Medical abortions, though slightly less effective than surgical abortions (depending on variables like the number of weeks pregnant, how the drug(s) are taken, and other factors), are fast gaining on surgical abortions and can only be performed in the first trimester of pregnancy. (The U.S. Centers for Disease Control and Prevention estimates that 66% of legal abortions are within the first 8 weeks of gestation, with 92% within the first 13 weeks.) According to nurse practitioner Leyza Savin, who works at the Anderson Valley Clinic, this is the only abortion option available to Mendocino County women who choose to stay within the county. Savin told me there used to be an abortion practitioner on the coast but is no more. She said that the AV clinic refers abortion requests to Planned Parenthood in Ukiah, which she said only offers the medical option. She doesn’t see this as a bad thing. “It cuts out the hospital procedures,” she said. “Misoprostol [the drug], taken once, is like having a big period” about 24 hours later. She roundly debunked the pro-life notion that women who get abortions are somehow scarred for life. “All of the data on trauma shows that most women are not traumatized by their abortions,” she said. Since these drugs are now also safely available through the Internet, pro-life activists are frantically trying to legally plug the holes allowing the drug orders to cruise through cyber space to eventually be delivered as the real thing directly into our mailboxes. But as its wealthiest billionaire profiteers are learning the hard way, the Internet is by its nature untamed and untamable. This could well prove to be an impossible hole to plug. 

The country is still at war over abortion and I’m still writing about it 46 years after Roe because opposing forces represent irreconcilable differences anticipated by the nation’s Founders who wisely separated Church and State: it’s the Law v. the Lord.

Savvy pro-life activists don’t usually come right out and say it that way, and it doesn’t say flat-out in the Bible that you can’t get an abortion (though biblical interpretation runs rampant these polarized days). And the online announcement of PRO-LIFE AMERICA’s annual 3-day conference, to be held next month in New Orleans, is entitled “When Women Lead,” which sounds downright secular until the schedule itself trends celestial. The speakers, all women, are doctors, lawyers, and leading pro-life activists who will lead breakout sessions called things like, “Strategic Planning for Non-Profits,” “Self Care for the Activist,” “Healing After Abortion,” “Embrace Grace,” “Body Image and Pregnancy,” and, my personal favorite, training for sidewalk counselors – you know, those folks who harass women by waving posters of aspirated fetuses in their faces and handing out gory leaflets on the sidewalk in front of Planned Parenthood. But there’s also a mass scheduled, and the bios of the speakers nearly always include the speaker’s personal commitment to, and relationship to, God. This is The Church.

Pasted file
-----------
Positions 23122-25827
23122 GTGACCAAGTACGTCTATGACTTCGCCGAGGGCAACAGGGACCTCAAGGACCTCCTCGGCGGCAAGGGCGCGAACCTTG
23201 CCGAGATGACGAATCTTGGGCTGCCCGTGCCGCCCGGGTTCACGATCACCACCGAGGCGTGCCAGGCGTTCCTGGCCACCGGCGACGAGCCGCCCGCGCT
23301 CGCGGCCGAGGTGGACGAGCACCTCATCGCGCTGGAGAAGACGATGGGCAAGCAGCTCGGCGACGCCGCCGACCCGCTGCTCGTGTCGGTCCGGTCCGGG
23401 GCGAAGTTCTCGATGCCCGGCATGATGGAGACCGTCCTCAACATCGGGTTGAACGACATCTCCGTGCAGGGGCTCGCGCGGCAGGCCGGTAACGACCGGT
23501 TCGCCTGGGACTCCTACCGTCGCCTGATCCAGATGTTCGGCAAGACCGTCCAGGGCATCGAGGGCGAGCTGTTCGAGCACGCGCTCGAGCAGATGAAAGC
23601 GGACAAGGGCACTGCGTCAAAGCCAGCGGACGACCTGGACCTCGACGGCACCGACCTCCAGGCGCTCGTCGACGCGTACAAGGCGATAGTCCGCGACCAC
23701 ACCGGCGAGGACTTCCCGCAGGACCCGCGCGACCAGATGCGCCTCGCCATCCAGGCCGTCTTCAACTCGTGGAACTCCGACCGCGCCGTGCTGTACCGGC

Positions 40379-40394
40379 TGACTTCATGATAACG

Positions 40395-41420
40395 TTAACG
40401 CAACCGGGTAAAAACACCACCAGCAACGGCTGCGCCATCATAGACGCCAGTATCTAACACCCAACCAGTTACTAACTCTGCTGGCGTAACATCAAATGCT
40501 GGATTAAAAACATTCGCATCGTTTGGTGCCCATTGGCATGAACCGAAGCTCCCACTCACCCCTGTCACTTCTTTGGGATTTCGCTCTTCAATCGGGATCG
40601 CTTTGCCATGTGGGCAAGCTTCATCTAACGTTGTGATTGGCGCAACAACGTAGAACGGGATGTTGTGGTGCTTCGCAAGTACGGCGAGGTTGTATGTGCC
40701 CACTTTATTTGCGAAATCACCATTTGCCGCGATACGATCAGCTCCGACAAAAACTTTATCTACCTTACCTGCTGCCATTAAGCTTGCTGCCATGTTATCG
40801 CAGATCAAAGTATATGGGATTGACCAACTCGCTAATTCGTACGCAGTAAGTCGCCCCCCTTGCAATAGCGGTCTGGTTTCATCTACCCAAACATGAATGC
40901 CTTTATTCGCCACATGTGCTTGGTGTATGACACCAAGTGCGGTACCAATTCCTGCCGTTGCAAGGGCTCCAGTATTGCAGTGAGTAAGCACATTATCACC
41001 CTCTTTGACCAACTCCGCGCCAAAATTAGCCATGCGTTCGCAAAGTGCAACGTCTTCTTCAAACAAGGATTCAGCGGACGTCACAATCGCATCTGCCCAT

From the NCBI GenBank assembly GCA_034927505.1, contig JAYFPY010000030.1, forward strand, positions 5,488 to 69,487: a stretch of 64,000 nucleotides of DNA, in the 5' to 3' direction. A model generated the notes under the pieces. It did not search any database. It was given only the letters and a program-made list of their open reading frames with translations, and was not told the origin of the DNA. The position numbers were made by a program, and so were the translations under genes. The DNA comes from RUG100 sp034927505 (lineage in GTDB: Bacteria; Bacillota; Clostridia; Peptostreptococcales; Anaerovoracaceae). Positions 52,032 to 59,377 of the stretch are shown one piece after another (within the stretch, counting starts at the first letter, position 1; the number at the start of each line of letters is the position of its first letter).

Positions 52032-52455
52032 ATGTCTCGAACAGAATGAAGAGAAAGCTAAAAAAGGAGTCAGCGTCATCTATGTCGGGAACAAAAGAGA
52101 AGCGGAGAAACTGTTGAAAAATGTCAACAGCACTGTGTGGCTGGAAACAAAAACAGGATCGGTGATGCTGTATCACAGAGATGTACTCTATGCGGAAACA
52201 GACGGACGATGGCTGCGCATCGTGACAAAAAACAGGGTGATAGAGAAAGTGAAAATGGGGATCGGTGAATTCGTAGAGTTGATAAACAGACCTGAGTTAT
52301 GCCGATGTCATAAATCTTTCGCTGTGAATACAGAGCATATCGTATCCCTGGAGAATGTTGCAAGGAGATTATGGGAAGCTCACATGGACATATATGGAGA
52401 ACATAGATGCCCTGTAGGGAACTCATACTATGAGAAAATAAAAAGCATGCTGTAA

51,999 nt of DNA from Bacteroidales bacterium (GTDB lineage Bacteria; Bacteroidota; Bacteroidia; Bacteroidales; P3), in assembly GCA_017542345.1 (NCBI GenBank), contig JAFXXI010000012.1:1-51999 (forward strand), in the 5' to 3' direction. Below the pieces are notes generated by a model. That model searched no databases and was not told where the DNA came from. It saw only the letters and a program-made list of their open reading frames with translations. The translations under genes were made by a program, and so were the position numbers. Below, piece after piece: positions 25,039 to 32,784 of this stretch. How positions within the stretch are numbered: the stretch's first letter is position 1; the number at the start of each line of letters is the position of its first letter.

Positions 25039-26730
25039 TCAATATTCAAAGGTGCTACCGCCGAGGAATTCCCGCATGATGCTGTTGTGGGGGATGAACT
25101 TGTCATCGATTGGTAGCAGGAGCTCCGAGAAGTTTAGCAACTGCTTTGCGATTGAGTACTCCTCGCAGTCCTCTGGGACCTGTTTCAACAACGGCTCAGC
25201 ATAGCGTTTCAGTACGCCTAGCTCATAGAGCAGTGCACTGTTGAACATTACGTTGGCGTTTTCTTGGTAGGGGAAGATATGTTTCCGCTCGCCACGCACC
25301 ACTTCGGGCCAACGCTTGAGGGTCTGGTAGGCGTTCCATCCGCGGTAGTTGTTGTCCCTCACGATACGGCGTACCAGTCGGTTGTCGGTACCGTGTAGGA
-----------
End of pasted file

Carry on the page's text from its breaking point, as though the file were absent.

The National Association for the Repeal of Abortion Laws (NARAL), established four years before Roe and still going strong, is aggressively secular. Its positions don’t speak in the language of love, self-care, forgiveness or redemption, but rather in terms of law, medical choice, and constitutional rights. This is The State. 

Pro-life and pro-choice are still two warring groups led by smart, educated, strategic women locked in perpetual combat because there are few areas of compromise in moral  absolutes: embryonic tissue the size of a grain of rice is or isn’t a protected life, choosing to expel it from your body is or isn’t legal, is or isn’t a sin. 

If there is hope for peace, its potential resolution is perhaps most eloquently expressed in a 1984 speech by then-New-York-Governor Mario Cuomo, a devout Catholic, to the University of Notre Dame’s Department of Theology. He exhorts anti-abortion Catholics to move beyond a single focus to practice love and respect for life in its fullest: to promote education and fight the poverty that often leads to unwanted pregnancies, to oppose capital punishment, to look to a child’s needs beyond its birth, to its health, education, and overall nurturing. He talks about the personal compromises demanded of him as the governor of all people, of all faiths, and of his decision to reject a state constitutional amendment banning abortion, in opposition to the leadership of the church he calls his spiritual home. He chose to separate his own closely held religious beliefs from his secular responsibilities to all of the people in his State, whatever their beliefs.    

He also reminded his audience that no woman has to get an abortion if she doesn’t want one.